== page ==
I failed to find a caption for this envelope
( Images courtesy : Grosvenor Auctions catalogue, Viswas Menon, Vala Hafsted, David Curran and from net)
United States 1901 Pan American Exposition Issues
The Pan American Exposition was a World's Fair held at Buffalo, NY from May 1 through November 2, 1901. The "Pan American" theme was carried throughout the event with the slogan "commercial well being and good understanding among the American Republics." Tickets to the event cost $0.25 in 1901, and during the time the Pan American Exposition was open to the public, it drew about 8,000,000 visitors.
The logo of the exposition
Nikola Tesla had recently invented a three-phase system of alternating current power transmission for the long distance transfer of electricity. This allowed designers to light the temporary buildings of the exposition in Buffalo, using power generated 25 miles away at Niagara Falls. One of the key inventions displayed at the fair was the newly developed "X-ray" machine.
Actually, the six US stamps issued at the time of the Pan American Exposition did not commemorate any event or anniversary. They were issued to publicize the World Fair event. To get around the rule that the U.S. Post Office Department could not issue new postage stamps for advertising purposes, they added the phrase “Commemorative Series of 1901” to the top of the frame on each of the new postage stamps.
The Pan American Exposition set, described below, was issued on May 1, 1901. These six US stamps were engraved by the US Bureau of Engraving and Printing on double-lined USPS watermarked paper, and they are all perforated 12.
· 1 Cent - Fast Lake Navigation - Steamship "City of Alpena", which operated along the Great Lakes.
· 2 Cent - Fast Express - Empire State Express -- New York Central and Hudson River Railroads.
· 4 Cent – Automobile - An electric automobile, as illustrated in a turn- of-the-century Baltimore and Ohio Railroad flyer. The Capitol Dome is shown in the background.
· 5 Cent - Bridge at Niagara Falls - At the time, this bridge, linking the United States and Canada, was the largest steel single-spanned bridge in the world.
· 8 Cent - Canal Locks at Sault Ste. Marie - The locks were a great engineering feat, providing navigational links between Lake Superior and Lake Huron.
· 10 Cent - Fast Ocean Navigation - American Steamship St. Paul. The St. Paul was the first commercial ship to be commissioned as a warship during the Spanish-American War.
1901 Pan-American set complete tied by Pan American Exposition machine cancellation on gold cacheted exposition envelope addressed locally to Buffalo, hand stamped "Buffalo, N.Y. May 1 '01" c.d.s. The Aristocrat Collection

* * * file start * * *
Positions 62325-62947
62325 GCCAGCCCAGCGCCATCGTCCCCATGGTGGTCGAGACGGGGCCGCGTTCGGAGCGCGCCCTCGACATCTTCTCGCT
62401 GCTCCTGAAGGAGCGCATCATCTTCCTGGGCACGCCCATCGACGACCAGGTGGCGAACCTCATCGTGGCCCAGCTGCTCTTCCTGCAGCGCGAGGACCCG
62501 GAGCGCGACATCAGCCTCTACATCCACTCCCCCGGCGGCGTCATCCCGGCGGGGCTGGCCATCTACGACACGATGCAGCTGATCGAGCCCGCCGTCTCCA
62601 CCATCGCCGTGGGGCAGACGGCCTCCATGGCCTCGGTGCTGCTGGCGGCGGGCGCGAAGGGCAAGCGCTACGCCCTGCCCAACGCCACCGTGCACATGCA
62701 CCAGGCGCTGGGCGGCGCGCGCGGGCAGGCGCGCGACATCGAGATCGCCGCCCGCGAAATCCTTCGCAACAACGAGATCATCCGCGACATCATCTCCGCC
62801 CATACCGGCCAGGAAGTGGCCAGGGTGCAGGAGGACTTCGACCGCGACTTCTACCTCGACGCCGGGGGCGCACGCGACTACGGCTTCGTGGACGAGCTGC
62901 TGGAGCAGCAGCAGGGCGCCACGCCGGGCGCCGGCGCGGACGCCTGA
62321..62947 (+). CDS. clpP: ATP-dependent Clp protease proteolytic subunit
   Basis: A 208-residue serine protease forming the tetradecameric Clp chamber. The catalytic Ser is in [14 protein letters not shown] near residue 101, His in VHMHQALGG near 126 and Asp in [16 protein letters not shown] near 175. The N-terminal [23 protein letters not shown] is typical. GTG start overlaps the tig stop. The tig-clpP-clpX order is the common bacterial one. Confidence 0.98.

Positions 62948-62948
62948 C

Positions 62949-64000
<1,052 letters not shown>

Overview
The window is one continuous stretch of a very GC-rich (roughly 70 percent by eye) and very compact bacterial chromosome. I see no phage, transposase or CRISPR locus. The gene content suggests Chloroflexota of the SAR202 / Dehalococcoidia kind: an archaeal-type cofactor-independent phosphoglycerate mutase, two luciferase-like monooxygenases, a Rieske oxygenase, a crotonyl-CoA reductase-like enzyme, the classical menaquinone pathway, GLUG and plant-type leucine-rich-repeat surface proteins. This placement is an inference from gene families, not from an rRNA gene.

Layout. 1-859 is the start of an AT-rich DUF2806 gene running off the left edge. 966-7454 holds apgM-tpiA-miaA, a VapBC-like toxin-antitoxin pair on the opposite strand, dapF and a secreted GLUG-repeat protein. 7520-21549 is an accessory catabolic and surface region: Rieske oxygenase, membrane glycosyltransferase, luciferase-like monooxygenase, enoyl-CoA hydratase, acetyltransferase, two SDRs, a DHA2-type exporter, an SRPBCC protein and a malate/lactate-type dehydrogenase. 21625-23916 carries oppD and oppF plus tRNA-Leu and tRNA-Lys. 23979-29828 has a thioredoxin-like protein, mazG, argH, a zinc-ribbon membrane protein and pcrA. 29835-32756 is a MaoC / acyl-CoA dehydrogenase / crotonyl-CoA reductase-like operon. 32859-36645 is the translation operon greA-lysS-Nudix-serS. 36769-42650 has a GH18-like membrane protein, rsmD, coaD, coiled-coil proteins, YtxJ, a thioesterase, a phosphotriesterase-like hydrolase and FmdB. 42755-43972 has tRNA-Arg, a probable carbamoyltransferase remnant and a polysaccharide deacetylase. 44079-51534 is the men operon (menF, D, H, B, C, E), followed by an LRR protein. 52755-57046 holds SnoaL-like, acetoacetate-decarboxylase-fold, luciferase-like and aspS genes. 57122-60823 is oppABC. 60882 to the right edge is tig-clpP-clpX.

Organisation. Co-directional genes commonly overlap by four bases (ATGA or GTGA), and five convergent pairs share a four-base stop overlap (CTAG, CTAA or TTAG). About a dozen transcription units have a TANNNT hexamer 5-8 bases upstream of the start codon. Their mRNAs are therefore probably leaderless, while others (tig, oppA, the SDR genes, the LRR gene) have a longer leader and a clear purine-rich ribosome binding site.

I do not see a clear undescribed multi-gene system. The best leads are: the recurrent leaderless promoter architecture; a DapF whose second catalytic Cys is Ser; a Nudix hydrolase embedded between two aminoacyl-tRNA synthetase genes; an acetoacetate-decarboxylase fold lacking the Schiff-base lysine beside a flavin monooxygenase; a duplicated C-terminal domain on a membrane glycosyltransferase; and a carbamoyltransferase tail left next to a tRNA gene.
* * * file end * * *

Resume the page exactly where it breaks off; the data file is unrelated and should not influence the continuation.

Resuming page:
In 1901, multi-colour printing was still primitive, and the process, based on contemporary technology, was very, very difficult. These bi-coloured stamps were each printed in a two step process. First the black vignettes were printed on the paper sheet. Then, the sheet was placed, and hopefully properly aligned, on another plate, where the coloured frame images were printed around the black vignettes. Some misregistration was to be expected, with the vignette images being too high, too low, too far left, or too far right, when the colored frames were printed over them. Stamps with horizontal or vertical misregistration of the vignettes are actually abundant, and they can make an impressive addition to a specialized collection of the Pan American Exposition stamps.
If someone placed the paper with the vignettes printed on it onto the press for the printed frames upside-down the vignettes appeared inverted in relation to the coloured frame designs. Three of the denominations, 1 cent, 2 cents and 4 cents, were printed in sheets on which the center vignette was inverted relative to the frame. The inverts carry the Scott catalog numbers 294a, 295a, and 296a respectively. Normally, these would be detected by the quality control people at the Bureau of Engraving and Printing, and the badly printed sheets would have been destroyed. But, some of them made their way to post offices and were sold to the public. These three "inverted center" stamp denominations are among the greatest of 20th Century rarities today. The three US stamps, if purchased together, have a 2012 Scott Catalog value of $137,000.00, far too expensive for most collectors!
While the 1 cent and 2 cent inverts reached post offices by accident, the 4 cent invert was printed deliberately as the result of a misunderstanding — and, in fact, never went on sale. After the discovery of the 1¢ and 2¢ inverts in mid-1901, the Third Assistant Postmaster, Edwin C. Madden, decided to track down any additional errors, and in late summer had his assistant instruct the Bureau of Engraving and Printing to send any inverted Pan-American stamps in their inventory to Madden's office. No inverted stamps in fact remained on hand, and proper procedure would have been for the Bureau to inform Madden that none were still in stock. However, interpreting Madden’s communique as an unconditional demand for inverts, the Bureau produced four sheets of them from the 4 cent plates and sent 400 copies on to Madden. The word "specimen" was then hand stamped in purple ink on about half of the stamps. Between 1901 and 1904 Madden distributed 172 four-cent inverts as gifts to friends, associates and his sons (also keeping one for himself), both with and without the overstamp. News of this brought charges of impropriety and an official investigation by the Postmaster General, but Madden was cleared of any wrongdoing, given that no money had changed hands. Of the copies that remained, a pane of 100 went into the Government Collection of American Stamps in the Washington National Museum. The curator there later traded 97 inverts from that pane to stamp dealers in exchange for examples of rare U. S. issues missing from the museum’s collection. (No record exists of what happened to the rest of the 400 original copies.)